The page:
- Soundtrack album releases. Those who know me know that I'm a film score collector, and companies like Monstrous Movie Music make me VERY happy. Again, my wallet might not like it, but I'd love more soundtrack albums from these films.

- Mark of the Vampire was completed/released as originally intended. Bela Lugosi walking around with a gunshot wound in his head makes for an interesting visual, but there's no explanation, no reason for it as the film exists now. It would be nice to see what director Tod Browning and company originally had in mind for what could have been a really interesting movie.

- More Bela Lugosi. Speaking of my favorite Hungarian, I would have loved to see him get more work at Universal. Bring him back for House of Frankenstein and House of Dracula. Let him do more when he finally dons the monster make-up in Frankenstein Meets the Wolf-Man. Even today, the original Frankenstein seems to be more attention than the original Dracula (although I am happy that Dracula got the amazing restoration treatment in the recent Blu-ray release), and I feel that's been a massive injustice. From the beginning of his horror career, Bela Lugosi (for a number of different reasons) never got the same bump Karloff did, and that's just not fair.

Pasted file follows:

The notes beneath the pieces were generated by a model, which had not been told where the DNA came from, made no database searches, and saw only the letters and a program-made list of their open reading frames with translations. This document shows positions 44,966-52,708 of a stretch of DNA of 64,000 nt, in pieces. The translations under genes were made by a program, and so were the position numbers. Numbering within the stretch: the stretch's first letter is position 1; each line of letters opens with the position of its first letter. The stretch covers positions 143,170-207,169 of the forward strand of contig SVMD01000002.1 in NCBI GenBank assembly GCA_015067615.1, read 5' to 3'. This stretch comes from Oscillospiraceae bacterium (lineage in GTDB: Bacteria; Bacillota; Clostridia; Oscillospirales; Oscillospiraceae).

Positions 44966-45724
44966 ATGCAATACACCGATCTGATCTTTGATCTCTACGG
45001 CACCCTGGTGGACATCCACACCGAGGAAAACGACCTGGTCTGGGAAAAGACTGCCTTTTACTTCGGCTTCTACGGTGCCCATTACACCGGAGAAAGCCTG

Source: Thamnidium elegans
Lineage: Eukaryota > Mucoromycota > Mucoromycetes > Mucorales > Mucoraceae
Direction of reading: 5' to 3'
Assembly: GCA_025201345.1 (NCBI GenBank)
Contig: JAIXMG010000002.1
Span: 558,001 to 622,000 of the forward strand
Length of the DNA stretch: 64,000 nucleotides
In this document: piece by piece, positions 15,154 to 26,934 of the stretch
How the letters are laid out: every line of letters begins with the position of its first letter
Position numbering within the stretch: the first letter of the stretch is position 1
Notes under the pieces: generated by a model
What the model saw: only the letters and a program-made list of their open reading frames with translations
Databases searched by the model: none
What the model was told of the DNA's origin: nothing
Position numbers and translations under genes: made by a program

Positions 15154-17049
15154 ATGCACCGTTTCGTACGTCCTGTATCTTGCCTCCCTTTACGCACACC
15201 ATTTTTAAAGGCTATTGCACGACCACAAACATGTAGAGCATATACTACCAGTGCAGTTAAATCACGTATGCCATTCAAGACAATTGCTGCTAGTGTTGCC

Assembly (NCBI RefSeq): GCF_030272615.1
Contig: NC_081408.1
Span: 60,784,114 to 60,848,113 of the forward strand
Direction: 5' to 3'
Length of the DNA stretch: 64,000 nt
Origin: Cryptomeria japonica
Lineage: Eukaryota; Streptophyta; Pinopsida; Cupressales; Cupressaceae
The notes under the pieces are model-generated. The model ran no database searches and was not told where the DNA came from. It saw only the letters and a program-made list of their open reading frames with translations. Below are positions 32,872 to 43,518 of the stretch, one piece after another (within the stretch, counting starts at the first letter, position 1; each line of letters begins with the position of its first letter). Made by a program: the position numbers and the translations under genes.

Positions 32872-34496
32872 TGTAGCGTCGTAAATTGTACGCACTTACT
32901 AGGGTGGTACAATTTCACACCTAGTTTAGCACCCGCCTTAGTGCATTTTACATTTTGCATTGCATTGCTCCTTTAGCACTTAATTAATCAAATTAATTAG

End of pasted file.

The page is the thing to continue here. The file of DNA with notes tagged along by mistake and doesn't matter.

- London After Midnight existed somewhere today. I'd like to think that it's out there somewhere. That a more complete version of the 1927 film Metropolis turned up a few years ago is pretty amazing, so maybe . . . MAYBE this lost Lon Chaney film will surface.

- More Captain Kronos films. Captain Kronos: Vampire Hunter was intended to launch a franchise, and I would love to see more films in this series.

- I realize this is a little Lugosi-heavy, but whenever I watch 1932's The Murder in the Rue Morgue, I wish they didn't use a close-up of a real chimpanzee whenever they showed a close up of the primate's face. Charles Gemora was an amazing Gorilla Man, and did a great job in this film, but every time the camera cuts to a close-up of Erik the ape, the movie stutters for me and just feels cheap.

-  And, finally, I wish there was some way I could go back in time and watch all these classic monster movies I love today when they were first released theatrically!

1 comment:

Stephen D. Sullivan said...

Interesting list. Here are some thoughts...

Personally, I wish Andrew Kier had been Quatermass in all the films. Maybe it's just 'cause I saw him first, but I think he hits just the right tone of brash and brainy without slipping into the bullishness of Donlevy.